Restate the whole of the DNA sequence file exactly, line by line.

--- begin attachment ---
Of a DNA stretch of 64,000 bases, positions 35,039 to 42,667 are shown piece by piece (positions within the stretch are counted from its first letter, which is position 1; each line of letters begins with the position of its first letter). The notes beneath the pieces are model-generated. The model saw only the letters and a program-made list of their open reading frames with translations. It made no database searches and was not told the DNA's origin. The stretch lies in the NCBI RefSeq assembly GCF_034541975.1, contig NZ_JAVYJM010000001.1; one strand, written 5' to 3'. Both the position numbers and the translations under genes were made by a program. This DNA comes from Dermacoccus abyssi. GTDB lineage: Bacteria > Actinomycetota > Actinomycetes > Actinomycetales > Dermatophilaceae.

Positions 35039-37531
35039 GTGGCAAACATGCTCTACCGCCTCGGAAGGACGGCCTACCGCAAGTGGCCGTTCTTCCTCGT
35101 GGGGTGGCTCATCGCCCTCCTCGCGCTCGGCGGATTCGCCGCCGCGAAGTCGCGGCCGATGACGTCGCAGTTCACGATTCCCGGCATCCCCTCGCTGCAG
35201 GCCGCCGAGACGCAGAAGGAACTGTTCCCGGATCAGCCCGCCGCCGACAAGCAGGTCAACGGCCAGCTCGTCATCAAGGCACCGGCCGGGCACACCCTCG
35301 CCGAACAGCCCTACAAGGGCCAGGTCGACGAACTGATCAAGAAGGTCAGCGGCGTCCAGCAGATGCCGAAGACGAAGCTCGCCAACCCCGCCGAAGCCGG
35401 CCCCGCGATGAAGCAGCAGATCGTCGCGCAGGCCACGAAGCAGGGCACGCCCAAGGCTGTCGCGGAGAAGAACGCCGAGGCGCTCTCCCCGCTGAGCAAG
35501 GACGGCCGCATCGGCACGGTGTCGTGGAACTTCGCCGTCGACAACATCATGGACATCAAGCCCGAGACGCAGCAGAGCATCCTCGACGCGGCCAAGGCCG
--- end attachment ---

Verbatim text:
Of a DNA stretch of 64,000 bases, positions 35,039 to 42,667 are shown piece by piece (positions within the stretch are counted from its first letter, which is position 1; each line of letters begins with the position of its first letter). The notes beneath the pieces are model-generated. The model saw only the letters and a program-made list of their open reading frames with translations. It made no database searches and was not told the DNA's origin. The stretch lies in the NCBI RefSeq assembly GCF_034541975.1, contig NZ_JAVYJM010000001.1; one strand, written 5' to 3'. Both the position numbers and the translations under genes were made by a program. This DNA comes from Dermacoccus abyssi. GTDB lineage: Bacteria > Actinomycetota > Actinomycetes > Actinomycetales > Dermatophilaceae.

Positions 35039-37531
35039 GTGGCAAACATGCTCTACCGCCTCGGAAGGACGGCCTACCGCAAGTGGCCGTTCTTCCTCGT
35101 GGGGTGGCTCATCGCCCTCCTCGCGCTCGGCGGATTCGCCGCCGCGAAGTCGCGGCCGATGACGTCGCAGTTCACGATTCCCGGCATCCCCTCGCTGCAG
35201 GCCGCCGAGACGCAGAAGGAACTGTTCCCGGATCAGCCCGCCGCCGACAAGCAGGTCAACGGCCAGCTCGTCATCAAGGCACCGGCCGGGCACACCCTCG
35301 CCGAACAGCCCTACAAGGGCCAGGTCGACGAACTGATCAAGAAGGTCAGCGGCGTCCAGCAGATGCCGAAGACGAAGCTCGCCAACCCCGCCGAAGCCGG
35401 CCCCGCGATGAAGCAGCAGATCGTCGCGCAGGCCACGAAGCAGGGCACGCCCAAGGCTGTCGCGGAGAAGAACGCCGAGGCGCTCTCCCCGCTGAGCAAG
35501 GACGGCCGCATCGGCACGGTGTCGTGGAACTTCGCCGTCGACAACATCATGGACATCAAGCCCGAGACGCAGCAGAGCATCCTCGACGCGGCCAAGGCCG